§ Mr. Nicholls
To ask the Secretary of State for the Environment what decision he has made on the proposed abolition of the regime of special advertisement control; and if he will make a statement. 
§ Mr. Robert B. Jones
After consideration of the extensive public consultation exercise over the future of special controls, my right hon. Friend the Secretary of State has decided that they will remain for the time being.
The regime of special advertisement control was originally introduced in 1948 to remove the proliferation of poster panels along main roads in the countryside and to ensure continued protection against further unsuitable displays.
My Department has commissioned research into areas of special control of advertisements because little appeared to be known or properly understood about the practical consequences of ASCA designation. Contrary to the belief of many, the removal of the ASCA regime would not have created an "open season" on advertising in the countryside, because these special controls largely duplicate advertisement controls already available to local planning authorities. In particular, all new poster hoardings, except certain temporary displays screening building sites, would still have required consent from local planning authorities to be lawfully displayed. Consultation revealed that local authority associations, planning practitioners and amenity societies were not in favour of complete abolition of the regime as proposed, but wished to retain the level of protection it afforded. Having carefully considered these representations, my right hon. Friend believed it was right to continue with the ASCA regime for the time being. As for the future, we shall be looking to see if there are sensible modifications that can be made to existing systems to provide the same protection of amenity with less bureaucracy.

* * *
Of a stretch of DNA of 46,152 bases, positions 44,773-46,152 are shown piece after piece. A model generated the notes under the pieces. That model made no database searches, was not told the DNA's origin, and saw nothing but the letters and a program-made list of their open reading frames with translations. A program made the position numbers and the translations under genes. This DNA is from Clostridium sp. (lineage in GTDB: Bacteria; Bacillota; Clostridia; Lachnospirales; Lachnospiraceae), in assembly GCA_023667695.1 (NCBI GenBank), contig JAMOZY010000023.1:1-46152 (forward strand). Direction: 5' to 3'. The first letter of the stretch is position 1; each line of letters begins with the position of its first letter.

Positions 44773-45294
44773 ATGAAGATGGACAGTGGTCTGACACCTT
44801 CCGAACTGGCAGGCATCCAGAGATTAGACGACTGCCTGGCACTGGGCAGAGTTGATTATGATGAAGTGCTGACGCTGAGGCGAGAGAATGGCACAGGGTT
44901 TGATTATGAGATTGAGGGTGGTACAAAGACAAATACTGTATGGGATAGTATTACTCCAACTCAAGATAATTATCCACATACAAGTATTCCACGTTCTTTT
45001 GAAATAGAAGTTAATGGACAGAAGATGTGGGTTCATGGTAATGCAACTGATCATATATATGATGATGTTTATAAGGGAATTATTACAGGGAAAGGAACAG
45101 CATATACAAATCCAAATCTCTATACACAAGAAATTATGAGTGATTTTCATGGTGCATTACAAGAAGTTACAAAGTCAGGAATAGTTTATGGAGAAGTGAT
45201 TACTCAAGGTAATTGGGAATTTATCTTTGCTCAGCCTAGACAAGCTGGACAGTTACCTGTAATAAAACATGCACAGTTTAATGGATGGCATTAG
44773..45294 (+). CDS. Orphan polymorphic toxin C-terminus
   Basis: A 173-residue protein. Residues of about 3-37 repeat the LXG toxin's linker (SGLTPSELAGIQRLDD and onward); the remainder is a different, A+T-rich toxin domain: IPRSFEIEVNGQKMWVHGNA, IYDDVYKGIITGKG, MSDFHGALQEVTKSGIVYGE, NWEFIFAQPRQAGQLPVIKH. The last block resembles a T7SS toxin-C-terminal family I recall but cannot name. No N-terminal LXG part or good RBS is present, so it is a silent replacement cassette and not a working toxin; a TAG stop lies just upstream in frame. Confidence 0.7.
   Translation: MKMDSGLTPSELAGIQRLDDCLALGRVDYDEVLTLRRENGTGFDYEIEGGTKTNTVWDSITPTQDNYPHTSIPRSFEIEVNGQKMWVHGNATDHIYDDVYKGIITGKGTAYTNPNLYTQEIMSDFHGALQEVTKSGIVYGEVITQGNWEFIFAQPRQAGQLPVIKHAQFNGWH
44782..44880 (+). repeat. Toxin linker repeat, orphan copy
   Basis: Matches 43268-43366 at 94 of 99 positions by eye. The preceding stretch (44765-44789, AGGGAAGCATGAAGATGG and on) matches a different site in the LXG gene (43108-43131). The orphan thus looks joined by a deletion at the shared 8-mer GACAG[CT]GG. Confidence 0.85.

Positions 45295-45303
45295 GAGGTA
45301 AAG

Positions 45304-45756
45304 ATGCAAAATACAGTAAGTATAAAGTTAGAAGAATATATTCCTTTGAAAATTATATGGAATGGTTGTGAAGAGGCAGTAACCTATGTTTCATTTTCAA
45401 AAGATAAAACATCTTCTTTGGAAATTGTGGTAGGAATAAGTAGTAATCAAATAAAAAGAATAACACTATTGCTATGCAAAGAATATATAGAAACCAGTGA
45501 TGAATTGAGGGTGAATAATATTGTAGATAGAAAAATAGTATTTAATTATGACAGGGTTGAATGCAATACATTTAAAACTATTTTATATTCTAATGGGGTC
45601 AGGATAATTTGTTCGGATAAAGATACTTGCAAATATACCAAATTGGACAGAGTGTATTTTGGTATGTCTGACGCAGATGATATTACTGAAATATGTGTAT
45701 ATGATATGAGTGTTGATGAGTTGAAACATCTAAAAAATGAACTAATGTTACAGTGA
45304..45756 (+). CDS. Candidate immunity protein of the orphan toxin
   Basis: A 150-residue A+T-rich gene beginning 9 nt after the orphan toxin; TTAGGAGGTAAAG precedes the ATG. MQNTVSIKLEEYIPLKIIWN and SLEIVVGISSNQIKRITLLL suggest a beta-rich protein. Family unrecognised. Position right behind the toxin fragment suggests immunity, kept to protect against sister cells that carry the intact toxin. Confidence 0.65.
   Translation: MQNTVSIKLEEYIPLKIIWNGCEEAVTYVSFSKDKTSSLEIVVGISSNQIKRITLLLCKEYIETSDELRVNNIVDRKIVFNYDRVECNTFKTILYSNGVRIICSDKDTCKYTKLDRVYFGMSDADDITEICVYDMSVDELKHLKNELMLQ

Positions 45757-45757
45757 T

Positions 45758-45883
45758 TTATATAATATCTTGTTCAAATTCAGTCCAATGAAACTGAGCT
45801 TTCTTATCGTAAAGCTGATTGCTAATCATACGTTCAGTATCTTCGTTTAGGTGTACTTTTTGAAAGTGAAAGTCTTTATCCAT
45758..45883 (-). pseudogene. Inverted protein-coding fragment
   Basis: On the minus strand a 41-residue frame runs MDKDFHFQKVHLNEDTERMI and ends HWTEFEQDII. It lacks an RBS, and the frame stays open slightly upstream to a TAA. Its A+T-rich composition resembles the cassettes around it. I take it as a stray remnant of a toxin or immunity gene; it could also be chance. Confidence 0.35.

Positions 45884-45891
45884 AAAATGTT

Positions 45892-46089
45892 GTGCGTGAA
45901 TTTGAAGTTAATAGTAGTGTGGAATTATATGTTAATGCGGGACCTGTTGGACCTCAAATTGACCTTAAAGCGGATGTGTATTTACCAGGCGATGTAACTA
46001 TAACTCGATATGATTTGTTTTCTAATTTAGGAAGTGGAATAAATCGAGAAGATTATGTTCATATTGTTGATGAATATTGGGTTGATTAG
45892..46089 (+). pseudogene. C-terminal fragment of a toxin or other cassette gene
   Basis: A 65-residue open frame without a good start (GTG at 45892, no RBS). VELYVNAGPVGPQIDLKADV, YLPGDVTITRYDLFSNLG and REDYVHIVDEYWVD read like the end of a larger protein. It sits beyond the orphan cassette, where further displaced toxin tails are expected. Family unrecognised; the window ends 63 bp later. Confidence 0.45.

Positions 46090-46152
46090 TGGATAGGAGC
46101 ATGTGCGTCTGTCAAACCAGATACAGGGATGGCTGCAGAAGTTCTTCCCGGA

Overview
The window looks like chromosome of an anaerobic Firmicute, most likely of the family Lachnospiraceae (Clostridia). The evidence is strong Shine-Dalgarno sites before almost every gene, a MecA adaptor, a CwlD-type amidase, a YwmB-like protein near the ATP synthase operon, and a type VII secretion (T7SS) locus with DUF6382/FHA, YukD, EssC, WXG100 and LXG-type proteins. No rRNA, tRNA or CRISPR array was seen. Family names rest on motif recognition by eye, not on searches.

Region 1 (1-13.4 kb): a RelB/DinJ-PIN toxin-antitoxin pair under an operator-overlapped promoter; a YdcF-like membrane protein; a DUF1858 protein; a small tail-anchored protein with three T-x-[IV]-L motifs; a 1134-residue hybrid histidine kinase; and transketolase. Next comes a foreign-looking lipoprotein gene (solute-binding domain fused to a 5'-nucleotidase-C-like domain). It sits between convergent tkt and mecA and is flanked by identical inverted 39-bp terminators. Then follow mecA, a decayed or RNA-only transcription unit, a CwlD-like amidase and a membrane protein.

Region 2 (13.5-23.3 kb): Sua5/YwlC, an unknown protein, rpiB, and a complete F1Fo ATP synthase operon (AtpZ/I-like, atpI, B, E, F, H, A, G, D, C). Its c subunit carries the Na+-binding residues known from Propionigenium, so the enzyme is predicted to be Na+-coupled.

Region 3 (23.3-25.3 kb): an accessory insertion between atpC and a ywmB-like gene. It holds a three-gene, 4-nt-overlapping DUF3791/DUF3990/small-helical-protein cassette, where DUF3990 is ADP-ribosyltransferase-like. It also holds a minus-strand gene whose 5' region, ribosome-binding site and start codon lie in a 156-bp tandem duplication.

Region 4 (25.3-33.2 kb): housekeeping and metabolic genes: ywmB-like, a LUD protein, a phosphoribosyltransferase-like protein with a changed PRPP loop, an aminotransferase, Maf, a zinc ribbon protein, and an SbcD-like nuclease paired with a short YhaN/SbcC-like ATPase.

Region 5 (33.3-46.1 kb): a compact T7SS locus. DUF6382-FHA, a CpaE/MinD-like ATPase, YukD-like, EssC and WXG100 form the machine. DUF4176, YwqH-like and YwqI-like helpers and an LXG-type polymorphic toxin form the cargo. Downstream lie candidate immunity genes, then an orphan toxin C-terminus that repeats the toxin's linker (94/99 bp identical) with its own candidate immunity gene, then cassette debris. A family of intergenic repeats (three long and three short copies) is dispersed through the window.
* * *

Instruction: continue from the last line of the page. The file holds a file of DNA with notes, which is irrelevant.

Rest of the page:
Copies of all the representations made in response to the Department's consultation paper have been placed in the Library of the House.